It was also important that castles could be seen from the water, because control of the fisheries was what gave the great West Cork families their vast wealth. Salted herring and pilchards were staples of the European diet in the Middle Ages because there were so many fasting days on which eating of meat was forbidden and because fresh food wasn’t always readily available in the winter. The O’Mahonys and O’Driscolls catered to the huge fleets of Spanish, French, Portuguese and British fishing boats that plied the waters of Roaringwater Bay, providing, for hefty fees, permission to fish in ‘their’ waters, fish processing facilities and salt in several ‘fish palaces’ along the shore, fresh water, and taverns with fine wines and (sorry) accommodating women. The McCarthy’s must have been involved in this lucrative trade too, but it is also likely that their objective in building Kilcoe was to keep an eye on the the ‘take’ so that they could extract, as befitted those at the top of the food chain, their due share from those who owed them submission and therefore were obligated to yield up hefty donations on a yearly basis.
Castles such as Kilcoe were heavily fortified. Mostly the inhabitants were worried about incursions by other Irish families. It was not until after the Battle of Kinsale in 1601 that the forces of the British Crown came to lay siege to Kilcoe. Thanks to its defensive features and siting Kilcoe was able to hold out longer than any other West Cork castle. The McCarthys abandoned it after Kinsale but an O’Driscoll held on until finally surrendering in 1603. What were the features of this castle that allowed it to resist so successfully?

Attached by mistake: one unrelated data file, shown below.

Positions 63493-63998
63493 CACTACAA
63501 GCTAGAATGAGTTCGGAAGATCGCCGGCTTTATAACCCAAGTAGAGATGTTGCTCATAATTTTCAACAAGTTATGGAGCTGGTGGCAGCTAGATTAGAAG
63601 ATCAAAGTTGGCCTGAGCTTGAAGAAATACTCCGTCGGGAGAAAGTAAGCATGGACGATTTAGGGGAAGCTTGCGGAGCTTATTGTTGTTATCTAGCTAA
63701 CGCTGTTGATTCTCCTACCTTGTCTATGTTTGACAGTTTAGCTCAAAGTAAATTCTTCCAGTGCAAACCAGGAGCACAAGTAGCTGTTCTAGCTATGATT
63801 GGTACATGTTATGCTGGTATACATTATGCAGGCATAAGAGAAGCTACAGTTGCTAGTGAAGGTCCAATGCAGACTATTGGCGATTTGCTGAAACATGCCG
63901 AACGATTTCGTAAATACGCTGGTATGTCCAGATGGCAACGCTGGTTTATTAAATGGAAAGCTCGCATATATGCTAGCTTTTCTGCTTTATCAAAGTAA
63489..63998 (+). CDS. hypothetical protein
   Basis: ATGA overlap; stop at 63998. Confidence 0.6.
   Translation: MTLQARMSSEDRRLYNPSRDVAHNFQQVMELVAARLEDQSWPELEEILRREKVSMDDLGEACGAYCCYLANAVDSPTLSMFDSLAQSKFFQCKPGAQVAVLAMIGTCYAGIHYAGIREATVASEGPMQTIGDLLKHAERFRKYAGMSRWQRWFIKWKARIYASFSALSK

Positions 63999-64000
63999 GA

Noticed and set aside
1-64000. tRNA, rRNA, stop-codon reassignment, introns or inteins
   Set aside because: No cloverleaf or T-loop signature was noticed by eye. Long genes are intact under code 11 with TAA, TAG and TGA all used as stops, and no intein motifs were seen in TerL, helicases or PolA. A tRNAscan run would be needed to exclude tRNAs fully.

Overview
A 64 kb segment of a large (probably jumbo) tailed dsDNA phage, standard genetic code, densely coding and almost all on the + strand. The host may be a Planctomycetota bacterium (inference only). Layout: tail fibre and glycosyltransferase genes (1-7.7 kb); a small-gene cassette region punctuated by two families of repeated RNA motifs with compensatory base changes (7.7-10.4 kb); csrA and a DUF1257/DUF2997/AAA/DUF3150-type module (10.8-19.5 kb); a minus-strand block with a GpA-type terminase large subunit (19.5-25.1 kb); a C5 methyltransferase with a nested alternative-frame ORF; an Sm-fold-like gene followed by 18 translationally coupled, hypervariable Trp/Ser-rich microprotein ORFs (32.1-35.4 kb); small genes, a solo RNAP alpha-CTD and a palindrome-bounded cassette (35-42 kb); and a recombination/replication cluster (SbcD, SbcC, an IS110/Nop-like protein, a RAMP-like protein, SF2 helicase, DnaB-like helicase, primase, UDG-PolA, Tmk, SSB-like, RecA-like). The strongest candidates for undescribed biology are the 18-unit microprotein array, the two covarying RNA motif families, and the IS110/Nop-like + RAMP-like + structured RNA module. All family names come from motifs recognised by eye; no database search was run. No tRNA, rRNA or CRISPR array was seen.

Fist of all, it was sited on a small island. Like a few other West Cork castles, it was connected by a causeway that could be destroyed at will, cutting off access to the castle. It was surrounded by a strong bawn wall, which is clearly visible now as it has been reconstructed. The wall was punctured by arrow loops and had a wall walk at the top where crenellations provided cover for archers. The roof of the tower also had a wall walk and crenellations – in this case they took the form of what became known as Irish Crenellations. These were stepped or ‘toothed’ battlements, with tall parts (merlons) behind which defenders could take cover and shorter parts (crenels) for shooting from. The crenellations have been expertly reconstructed as part of the restoration of the castle.
Heavy ordinance such as cannons were not yet staples of siege warfare in Ireland – it was Cromwell who unleashed their destructive force half a century later. When the castle finally surrendered, it was intact. Over the years, of course, it fell into disrepair and finally into ruin. It was shored up and some work was done by the Samuels family, but when they sold it to Jeremy Irons the restoration program got underway.
What Kilcoe Castle looked like before reconstruction
This is a private home and I have never been inside it. But if you are curious you can see lots of interior photographs here: https://jeremyirons.net/category/kilcoe-castle/. My objective in this post has been to emphasise the importance of the restoration of this magnificent tower house so that it will be a highlight of West Cork heritage for generations to come, as well as to acknowledge the solid research that went into the reconstruction program, resulting in a spectacular structure that is a superb and historically-accurate addition to our West Cork landscape. Thank you, Jeremy Irons and your team, from all of us in West Cork.